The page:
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I would love to pursue the career of a project manager!
– Said no one ever.
I am not disrespecting this vocation (you should also know that I manage dozens of projects daily), but it’s not like this profession is something that you can just pick up and apply.
On the contrary, SEO project management is a though cookie to crack. It takes a talented, well-organized individual, who will stay loyal to the cause, and grow along with your company. Their responsibility is to pinpoint bottlenecks, scale projects and break them down into individual milestones. They have to work hard on development of your business model overall, with intelligent solutions, while dealing with people.
If you are looking for a way to improve your SEO project management, know that this process varies depending on the industry you are working in. There are series of steps that you need to test and implement in order to develop a fully functional and profitable model, and it depends on various factors.
However, if you are working in the SEO industry, you are about to hear the inside scoop from a CAO, a legitimate hard worker who has dealt with countless SEO projects for the past 5 years or so.
Yup, it’s me. I’m the showrunner.
So, without further ado, let me tell you about the 3 inevitable deadlocks and impending challenges that await you if you are looking to manage SEO projects. And hold on, because it’s going to be a bumpy ride.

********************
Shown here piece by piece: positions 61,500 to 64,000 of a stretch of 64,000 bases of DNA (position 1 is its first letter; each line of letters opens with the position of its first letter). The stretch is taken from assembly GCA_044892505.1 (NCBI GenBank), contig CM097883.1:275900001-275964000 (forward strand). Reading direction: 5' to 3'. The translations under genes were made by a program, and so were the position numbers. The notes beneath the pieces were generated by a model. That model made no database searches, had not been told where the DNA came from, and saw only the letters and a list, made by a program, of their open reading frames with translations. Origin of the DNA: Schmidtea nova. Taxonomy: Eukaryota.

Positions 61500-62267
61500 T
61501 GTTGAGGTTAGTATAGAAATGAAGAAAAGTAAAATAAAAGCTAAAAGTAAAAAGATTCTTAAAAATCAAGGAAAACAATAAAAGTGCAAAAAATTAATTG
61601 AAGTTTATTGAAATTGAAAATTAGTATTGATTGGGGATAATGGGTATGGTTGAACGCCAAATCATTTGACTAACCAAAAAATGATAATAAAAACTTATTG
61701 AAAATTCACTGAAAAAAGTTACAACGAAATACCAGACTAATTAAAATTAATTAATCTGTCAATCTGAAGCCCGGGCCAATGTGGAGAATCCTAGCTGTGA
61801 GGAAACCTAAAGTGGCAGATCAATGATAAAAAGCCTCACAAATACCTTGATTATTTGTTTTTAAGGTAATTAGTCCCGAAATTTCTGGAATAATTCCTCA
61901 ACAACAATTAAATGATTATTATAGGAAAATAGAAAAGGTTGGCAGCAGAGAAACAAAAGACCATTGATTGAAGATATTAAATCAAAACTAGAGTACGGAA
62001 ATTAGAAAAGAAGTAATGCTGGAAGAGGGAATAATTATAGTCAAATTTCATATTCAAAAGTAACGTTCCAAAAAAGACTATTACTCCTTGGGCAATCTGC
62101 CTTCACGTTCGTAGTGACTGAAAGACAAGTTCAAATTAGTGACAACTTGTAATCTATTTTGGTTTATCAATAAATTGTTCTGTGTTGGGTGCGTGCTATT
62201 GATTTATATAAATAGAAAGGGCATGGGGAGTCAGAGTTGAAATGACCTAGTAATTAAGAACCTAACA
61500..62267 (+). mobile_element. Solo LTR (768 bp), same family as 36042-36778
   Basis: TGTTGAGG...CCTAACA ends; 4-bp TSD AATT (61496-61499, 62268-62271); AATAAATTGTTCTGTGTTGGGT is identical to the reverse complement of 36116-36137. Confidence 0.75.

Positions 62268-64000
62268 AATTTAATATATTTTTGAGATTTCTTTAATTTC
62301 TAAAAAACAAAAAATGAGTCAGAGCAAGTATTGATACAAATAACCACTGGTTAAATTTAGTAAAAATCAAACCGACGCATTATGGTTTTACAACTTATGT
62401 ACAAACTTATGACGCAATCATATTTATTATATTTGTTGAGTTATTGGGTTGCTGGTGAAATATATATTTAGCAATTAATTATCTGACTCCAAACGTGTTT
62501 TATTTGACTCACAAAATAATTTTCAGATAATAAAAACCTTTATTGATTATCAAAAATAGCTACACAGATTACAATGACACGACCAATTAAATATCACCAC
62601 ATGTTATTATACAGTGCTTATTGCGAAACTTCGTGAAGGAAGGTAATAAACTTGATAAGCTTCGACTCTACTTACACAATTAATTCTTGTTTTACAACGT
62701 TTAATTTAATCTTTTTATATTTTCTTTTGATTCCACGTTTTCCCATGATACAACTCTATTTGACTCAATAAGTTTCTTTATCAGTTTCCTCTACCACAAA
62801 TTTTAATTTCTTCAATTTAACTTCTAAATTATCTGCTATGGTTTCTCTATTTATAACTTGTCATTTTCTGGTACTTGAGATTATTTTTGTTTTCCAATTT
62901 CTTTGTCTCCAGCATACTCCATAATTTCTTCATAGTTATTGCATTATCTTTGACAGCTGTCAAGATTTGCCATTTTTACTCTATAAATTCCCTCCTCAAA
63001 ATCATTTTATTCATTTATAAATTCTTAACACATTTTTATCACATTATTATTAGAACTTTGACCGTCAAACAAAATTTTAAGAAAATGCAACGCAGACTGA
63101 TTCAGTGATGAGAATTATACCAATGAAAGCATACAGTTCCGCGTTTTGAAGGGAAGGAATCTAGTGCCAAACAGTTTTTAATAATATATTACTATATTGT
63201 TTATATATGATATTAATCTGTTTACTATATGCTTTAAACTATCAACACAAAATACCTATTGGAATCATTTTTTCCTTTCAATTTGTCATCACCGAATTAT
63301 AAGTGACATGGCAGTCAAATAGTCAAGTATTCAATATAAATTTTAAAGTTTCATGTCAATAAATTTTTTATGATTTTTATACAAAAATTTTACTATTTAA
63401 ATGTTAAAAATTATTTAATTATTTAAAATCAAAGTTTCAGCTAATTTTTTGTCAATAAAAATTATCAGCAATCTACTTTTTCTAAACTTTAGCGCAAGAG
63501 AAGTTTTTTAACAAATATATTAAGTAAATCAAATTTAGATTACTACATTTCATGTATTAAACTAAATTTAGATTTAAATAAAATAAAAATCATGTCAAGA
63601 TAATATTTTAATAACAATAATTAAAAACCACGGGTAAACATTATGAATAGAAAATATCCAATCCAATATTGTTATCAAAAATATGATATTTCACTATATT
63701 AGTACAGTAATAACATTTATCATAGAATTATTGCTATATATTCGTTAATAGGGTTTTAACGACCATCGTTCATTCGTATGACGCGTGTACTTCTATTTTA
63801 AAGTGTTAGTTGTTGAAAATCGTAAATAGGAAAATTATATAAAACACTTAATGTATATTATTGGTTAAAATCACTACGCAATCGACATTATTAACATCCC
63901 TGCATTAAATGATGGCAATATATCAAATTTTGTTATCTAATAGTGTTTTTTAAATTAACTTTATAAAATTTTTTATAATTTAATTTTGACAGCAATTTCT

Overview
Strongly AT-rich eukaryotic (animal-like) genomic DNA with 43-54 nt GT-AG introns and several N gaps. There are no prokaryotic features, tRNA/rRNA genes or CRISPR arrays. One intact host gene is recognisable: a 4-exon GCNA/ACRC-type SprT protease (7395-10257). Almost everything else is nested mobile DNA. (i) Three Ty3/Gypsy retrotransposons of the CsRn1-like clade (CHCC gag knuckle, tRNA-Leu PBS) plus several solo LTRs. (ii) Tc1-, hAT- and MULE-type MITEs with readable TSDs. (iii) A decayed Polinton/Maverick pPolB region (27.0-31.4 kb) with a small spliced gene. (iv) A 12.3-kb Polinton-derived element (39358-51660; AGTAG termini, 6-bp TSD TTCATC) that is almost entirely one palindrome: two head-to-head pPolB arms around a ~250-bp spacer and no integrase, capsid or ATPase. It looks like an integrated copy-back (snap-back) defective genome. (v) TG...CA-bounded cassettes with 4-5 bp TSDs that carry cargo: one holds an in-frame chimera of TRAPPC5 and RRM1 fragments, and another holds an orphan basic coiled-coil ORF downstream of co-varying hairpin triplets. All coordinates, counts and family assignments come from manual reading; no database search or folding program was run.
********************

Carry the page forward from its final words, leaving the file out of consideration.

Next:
The Question of (Ir)responsibility
How many times have you heard the following phrase:
– Not my job, not my problem.
This is the favorite excuse of any employee. The harsh reality is – not everyone at your workplace will be highly motivated to do even their own job, and this is the number one issue which can make or break a company.
According to Gallup, only 33% of US workers were actively engaged in their work during the year 2016. So, you have to count on the fact that 7 out of 10 of your employees won’t care about your business at all. Horrifying, but that is the best-case scenario.
Now imagine any of those 7 non-motivated workers spotting an issue they could report and prevent your project from failure, but it’s not their responsibility. It’s not their job, so it’s not their problem, right?
Steve Jobs had a system which I would advise anyone to implement, no matter the industry. What Steve insisted on was that each Apple project had a directly responsible individual. So, if there is any factor/task/issue that no one is responsible for – your DRI always is. This seemingly simple fix helped Apple organize their project management in the best way possible.
Always keep in mind that this industry is in expansion, and chances are – the challenges that your business model will face during implementation will be unique to your case.